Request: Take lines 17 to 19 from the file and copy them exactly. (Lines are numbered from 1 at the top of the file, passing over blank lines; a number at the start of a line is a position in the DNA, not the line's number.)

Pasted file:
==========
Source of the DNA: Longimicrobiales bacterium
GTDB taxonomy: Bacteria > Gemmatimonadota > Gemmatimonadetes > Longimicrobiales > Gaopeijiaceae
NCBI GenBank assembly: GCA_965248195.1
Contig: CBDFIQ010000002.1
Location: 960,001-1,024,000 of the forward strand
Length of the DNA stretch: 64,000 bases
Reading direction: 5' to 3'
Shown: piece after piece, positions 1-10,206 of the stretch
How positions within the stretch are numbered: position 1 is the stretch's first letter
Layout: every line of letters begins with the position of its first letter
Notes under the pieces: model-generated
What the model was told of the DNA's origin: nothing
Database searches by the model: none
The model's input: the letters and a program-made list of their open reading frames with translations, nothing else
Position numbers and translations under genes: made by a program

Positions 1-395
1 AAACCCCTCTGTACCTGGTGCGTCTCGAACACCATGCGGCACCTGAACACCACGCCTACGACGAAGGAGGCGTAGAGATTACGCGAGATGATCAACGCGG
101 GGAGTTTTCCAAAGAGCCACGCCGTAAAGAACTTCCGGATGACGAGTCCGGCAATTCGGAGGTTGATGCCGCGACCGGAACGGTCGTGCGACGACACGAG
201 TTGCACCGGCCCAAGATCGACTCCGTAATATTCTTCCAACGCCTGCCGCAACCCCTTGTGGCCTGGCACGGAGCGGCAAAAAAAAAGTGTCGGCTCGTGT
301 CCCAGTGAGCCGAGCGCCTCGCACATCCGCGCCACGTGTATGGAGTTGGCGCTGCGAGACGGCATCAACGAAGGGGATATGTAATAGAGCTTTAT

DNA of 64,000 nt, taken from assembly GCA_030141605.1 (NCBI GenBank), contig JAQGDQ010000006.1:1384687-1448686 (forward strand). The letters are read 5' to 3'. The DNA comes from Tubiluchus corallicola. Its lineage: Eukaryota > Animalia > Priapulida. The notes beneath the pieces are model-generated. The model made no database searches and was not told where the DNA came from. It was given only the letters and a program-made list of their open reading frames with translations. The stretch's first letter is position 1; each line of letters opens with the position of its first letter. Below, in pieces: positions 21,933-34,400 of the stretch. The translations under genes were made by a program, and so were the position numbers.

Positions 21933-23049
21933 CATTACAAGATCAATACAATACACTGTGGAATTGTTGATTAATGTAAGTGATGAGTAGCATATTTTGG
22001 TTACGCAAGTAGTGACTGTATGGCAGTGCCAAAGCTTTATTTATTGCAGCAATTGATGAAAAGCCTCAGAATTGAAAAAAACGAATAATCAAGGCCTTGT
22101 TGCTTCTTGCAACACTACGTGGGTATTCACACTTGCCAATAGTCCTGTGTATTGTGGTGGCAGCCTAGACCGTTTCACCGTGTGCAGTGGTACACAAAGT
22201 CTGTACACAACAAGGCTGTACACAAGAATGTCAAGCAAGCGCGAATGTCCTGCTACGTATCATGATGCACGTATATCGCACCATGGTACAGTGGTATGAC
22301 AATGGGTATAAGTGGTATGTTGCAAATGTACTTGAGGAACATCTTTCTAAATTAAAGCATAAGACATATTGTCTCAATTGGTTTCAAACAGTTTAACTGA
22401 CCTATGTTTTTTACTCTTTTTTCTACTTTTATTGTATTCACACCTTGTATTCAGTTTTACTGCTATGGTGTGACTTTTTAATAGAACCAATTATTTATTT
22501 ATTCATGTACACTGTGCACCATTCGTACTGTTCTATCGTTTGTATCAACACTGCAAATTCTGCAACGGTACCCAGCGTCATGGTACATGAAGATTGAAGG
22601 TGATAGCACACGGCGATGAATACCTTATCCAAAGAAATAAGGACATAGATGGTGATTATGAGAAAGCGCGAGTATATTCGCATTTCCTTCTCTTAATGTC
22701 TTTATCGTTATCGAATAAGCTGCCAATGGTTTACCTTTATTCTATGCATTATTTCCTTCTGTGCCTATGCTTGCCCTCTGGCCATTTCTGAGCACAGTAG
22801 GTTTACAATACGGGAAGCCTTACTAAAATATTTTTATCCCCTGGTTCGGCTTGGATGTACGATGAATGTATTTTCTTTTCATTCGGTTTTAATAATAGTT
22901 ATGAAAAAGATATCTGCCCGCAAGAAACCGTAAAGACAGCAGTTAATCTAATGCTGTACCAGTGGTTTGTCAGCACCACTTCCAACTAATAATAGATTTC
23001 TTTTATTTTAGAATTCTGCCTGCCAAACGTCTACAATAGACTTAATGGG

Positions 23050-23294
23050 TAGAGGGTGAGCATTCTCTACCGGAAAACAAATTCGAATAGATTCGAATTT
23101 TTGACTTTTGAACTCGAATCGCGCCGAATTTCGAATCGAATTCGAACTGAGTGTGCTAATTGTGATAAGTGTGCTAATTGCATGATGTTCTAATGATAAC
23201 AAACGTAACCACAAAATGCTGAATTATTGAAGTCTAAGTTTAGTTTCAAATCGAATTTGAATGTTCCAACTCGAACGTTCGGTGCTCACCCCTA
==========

1 AAACCCCTCTGTACCTGGTGCGTCTCGAACACCATGCGGCACCTGAACACCACGCCTACGACGAAGGAGGCGTAGAGATTACGCGAGATGATCAACGCGG
101 GGAGTTTTCCAAAGAGCCACGCCGTAAAGAACTTCCGGATGACGAGTCCGGCAATTCGGAGGTTGATGCCGCGACCGGAACGGTCGTGCGACGACACGAG
201 TTGCACCGGCCCAAGATCGACTCCGTAATATTCTTCCAACGCCTGCCGCAACCCCTTGTGGCCTGGCACGGAGCGGCAAAAAAAAAGTGTCGGCTCGTGT